Forced mergers back on the agenda’ despite Labour pledges
The Local Government Secretary has announced plans for council mergers that he says “must be game changing”.
His proposals will lead to just 10 councils – rather than the 22 currently operating in Wales.
Despite referring to ‘voluntary mergers’ in his statement, the Cabinet Secretary – Alun Davies – has made it clear that statutory frameworks could be used to force through the changes if local authorities resist the proposals.
A Welsh Government Green Paper proposes ten possible new council areas:
- Isle of Anglesey & Gwynedd
- Conwy & Denbighshire
- Flintshire & Wrexham
- Ceredigion, Pembrokeshire & Carmarthenshire
- Swansea & Neath Port Talbot
- Bridgend, Rhondda Cynon Taf & Merthyr Tydfil
- Vale of Glamorgan & Cardiff
- Newport & Caerphilly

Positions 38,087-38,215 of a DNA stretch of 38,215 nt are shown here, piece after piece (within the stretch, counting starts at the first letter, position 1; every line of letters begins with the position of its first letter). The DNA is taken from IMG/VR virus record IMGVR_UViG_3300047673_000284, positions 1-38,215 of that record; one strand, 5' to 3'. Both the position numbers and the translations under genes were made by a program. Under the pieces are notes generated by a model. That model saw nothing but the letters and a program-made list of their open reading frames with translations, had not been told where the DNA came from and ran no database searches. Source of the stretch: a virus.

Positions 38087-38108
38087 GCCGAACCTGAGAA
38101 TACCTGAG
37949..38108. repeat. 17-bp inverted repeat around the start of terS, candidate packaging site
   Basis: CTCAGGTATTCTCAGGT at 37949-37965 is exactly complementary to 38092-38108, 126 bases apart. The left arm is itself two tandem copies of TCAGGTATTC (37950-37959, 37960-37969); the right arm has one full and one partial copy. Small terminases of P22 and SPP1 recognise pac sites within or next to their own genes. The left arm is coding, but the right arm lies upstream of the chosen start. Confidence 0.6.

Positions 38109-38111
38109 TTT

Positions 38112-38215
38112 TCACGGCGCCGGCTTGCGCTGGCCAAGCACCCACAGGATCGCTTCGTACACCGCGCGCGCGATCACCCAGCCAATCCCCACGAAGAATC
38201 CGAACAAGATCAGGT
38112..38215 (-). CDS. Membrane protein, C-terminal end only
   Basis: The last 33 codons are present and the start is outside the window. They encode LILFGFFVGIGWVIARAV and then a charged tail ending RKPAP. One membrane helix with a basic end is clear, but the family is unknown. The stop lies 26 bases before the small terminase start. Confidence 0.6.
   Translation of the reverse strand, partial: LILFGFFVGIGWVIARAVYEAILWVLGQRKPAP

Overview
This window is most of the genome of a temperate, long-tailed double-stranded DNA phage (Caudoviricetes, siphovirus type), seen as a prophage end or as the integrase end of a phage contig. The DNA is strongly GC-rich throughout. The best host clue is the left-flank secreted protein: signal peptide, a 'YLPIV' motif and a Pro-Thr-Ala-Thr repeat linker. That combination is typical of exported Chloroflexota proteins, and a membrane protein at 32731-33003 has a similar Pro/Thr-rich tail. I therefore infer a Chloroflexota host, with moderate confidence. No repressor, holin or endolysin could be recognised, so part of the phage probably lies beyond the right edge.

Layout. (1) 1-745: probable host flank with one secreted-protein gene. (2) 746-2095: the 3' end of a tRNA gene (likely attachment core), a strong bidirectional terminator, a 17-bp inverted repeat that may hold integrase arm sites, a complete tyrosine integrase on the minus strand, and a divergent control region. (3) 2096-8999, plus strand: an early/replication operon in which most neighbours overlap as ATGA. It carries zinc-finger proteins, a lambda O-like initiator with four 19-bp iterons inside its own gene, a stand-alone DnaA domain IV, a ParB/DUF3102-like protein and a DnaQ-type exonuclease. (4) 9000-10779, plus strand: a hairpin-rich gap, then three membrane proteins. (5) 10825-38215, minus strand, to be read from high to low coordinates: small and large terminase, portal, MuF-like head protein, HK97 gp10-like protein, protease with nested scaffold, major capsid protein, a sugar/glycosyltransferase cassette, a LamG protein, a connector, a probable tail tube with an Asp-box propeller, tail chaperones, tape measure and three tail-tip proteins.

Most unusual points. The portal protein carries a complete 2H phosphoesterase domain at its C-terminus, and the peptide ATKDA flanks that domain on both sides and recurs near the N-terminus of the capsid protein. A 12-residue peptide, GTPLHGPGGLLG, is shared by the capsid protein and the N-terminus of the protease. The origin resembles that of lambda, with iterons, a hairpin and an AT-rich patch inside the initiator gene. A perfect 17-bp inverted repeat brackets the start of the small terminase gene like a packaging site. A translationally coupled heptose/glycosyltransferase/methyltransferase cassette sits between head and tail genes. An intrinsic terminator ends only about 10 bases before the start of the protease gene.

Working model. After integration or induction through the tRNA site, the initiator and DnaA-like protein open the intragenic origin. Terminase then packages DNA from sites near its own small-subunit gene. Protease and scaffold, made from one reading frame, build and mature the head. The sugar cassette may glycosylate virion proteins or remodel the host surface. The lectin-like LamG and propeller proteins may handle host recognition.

- Torfaen, Blaenau Gwent & Monmouthshire
Commenting on the statement, Shadow Local Government Secretary, Janet Finch-Saunders, said:
“We now know that forced mergers are well and truly back on the agenda – despite pledges from the minister’s predecessor.
“He says the process will be voluntary but he’s already drawn up a hit list, and made it clear that he will use statutory frameworks to force it through if required.
“These are the third major proposals to reform local government in just a few years, and the uncertainty is doing nothing to help creaking frontline services.
“We also want to see a reduction in the cost of politics, yet it seems that the minister’s plans would include a bumper pay rise for councillors – something that will alarm taxpayers.
“What’s equally concerning is Labour’s record with major reorganisations of this kind.
“We heard lofty rhetoric ahead of Labour’s last NHS reorganisation, which led to huge deficits and unprecedented pressure on frontline staff.”